The recent announcements about the sudden death of the “demographic problem” are premature. Media has publicized a report by an American-Israeli team, none of whom is a professional demographer. The report suggests that the Palestinian population is closer to 2.4 million than to 3.8 million. The report concludes that, with a Jewish majority in the territories, there are no reasons to relinquish any parts of Judea, Samaria and Gaza. The study deserves serious analysis.

Contrary to the assertions of the authors, no one in Israel is deceived by the number of 3.8 million Palestinians or forgets that the Arabs in Jerusalem are included there. In fact, between the Mediterranean and the Jordan there are 5.2 million Jews; 300,000 non-Jewish immigrants integrated to the mainly Israeli population; 1.3 million Israeli-Arabs; and 3.4 million Palestinians in Judea, Samaria and Gaza; that is, 51% of Jews and 3% of integrated non-Jews. If we look at the average Arab birth rate and we take into account a probable decrease of the fertility rate of Palestinian women, it is estimated that, by 2020, Jews and their non-Jewish relatives will be about 47% of the total of the population between the Jordan and the Mediterranean and by 2050 they might constitute 37%. This result does not take into account Arab immigration.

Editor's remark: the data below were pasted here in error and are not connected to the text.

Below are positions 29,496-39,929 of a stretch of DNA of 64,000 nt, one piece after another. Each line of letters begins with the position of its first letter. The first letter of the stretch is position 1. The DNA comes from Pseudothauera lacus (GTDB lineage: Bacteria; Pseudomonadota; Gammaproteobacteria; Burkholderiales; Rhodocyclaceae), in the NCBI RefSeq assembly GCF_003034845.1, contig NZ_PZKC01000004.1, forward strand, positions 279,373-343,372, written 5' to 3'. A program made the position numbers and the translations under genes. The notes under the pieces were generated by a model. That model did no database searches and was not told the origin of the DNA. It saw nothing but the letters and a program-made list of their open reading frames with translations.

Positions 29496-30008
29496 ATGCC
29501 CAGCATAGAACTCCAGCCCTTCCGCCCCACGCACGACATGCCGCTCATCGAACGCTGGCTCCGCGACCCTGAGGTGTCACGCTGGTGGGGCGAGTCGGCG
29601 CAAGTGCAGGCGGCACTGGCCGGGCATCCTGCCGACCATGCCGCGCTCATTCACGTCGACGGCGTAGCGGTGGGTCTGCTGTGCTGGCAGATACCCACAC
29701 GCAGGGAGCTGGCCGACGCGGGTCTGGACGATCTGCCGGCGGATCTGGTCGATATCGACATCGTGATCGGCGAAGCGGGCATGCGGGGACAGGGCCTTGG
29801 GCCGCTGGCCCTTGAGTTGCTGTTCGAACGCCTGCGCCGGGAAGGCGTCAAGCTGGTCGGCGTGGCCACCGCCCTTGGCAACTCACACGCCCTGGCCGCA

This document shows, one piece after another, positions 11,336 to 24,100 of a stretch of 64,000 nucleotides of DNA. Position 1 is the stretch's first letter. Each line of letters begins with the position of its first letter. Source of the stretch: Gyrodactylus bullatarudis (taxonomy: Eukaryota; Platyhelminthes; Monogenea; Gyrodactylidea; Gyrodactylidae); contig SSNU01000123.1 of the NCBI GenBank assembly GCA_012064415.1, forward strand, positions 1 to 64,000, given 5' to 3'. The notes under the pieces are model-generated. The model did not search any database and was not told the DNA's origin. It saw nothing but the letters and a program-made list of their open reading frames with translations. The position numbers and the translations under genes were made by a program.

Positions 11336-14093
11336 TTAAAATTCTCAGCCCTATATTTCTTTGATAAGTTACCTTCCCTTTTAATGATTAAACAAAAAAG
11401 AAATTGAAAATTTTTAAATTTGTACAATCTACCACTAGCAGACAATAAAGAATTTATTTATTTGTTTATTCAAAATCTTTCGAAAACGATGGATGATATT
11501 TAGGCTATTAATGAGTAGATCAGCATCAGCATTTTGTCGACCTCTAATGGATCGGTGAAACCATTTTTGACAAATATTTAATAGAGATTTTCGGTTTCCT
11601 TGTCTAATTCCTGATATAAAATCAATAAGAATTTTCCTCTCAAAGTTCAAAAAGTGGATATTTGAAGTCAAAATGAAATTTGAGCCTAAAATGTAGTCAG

In their report, the authors systematically choose the lowest estimates of birth rates without explaining what factors make them more reliable than others. The figures they show can not be verified and are even based on inaccurate definitions. Our calculation of the Palestinians’ fertility rate is based on the birth rate of the Israeli-Arabs, constant for the last 20 years, and higher than the birth rate of the rest of the Arab world.

The authors of the report think that the Jewish majority will remain counting on a strong Jewish immigration in Israel while the reservoir that the Diaspora represents is exhausting and new immigration waves are unlikely.

Jerusalem Post (Israel)

Battle of the numbers: Jewish minority by 2020 ”, by Sergio Dellapergola, Jerusalem Post, May 17, 2005.